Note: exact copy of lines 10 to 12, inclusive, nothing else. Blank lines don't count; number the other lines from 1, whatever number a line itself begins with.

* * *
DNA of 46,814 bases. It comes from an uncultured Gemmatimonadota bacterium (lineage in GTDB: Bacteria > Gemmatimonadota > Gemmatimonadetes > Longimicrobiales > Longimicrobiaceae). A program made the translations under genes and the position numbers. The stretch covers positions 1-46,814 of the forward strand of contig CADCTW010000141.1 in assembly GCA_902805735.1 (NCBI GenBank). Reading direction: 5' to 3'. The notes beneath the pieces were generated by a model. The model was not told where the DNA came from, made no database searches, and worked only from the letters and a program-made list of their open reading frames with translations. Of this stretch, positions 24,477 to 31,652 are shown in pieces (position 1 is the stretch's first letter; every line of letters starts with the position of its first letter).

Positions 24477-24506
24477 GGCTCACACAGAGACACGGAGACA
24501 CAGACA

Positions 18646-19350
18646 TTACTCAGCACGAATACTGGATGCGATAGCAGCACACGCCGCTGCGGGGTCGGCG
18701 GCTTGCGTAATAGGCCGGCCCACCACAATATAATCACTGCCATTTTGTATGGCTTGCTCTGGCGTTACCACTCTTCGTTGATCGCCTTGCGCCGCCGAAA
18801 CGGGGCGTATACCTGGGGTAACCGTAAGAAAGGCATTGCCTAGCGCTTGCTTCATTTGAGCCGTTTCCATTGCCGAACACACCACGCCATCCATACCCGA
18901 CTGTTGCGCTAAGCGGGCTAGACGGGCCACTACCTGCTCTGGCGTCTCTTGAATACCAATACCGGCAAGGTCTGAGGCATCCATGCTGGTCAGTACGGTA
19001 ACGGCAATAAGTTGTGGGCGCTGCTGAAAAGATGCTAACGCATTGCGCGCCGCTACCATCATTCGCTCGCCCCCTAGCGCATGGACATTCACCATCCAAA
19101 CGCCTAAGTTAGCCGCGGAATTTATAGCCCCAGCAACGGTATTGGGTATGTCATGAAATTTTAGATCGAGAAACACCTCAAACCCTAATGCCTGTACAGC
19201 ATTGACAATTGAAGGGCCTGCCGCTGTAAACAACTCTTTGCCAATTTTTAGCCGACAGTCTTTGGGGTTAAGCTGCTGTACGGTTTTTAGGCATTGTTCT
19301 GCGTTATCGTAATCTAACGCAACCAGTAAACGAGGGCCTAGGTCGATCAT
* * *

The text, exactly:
19001 ACGGCAATAAGTTGTGGGCGCTGCTGAAAAGATGCTAACGCATTGCGCGCCGCTACCATCATTCGCTCGCCCCCTAGCGCATGGACATTCACCATCCAAA
19101 CGCCTAAGTTAGCCGCGGAATTTATAGCCCCAGCAACGGTATTGGGTATGTCATGAAATTTTAGATCGAGAAACACCTCAAACCCTAATGCCTGTACAGC
19201 ATTGACAATTGAAGGGCCTGCCGCTGTAAACAACTCTTTGCCAATTTTTAGCCGACAGTCTTTGGGGTTAAGCTGCTGTACGGTTTTTAGGCATTGTTCT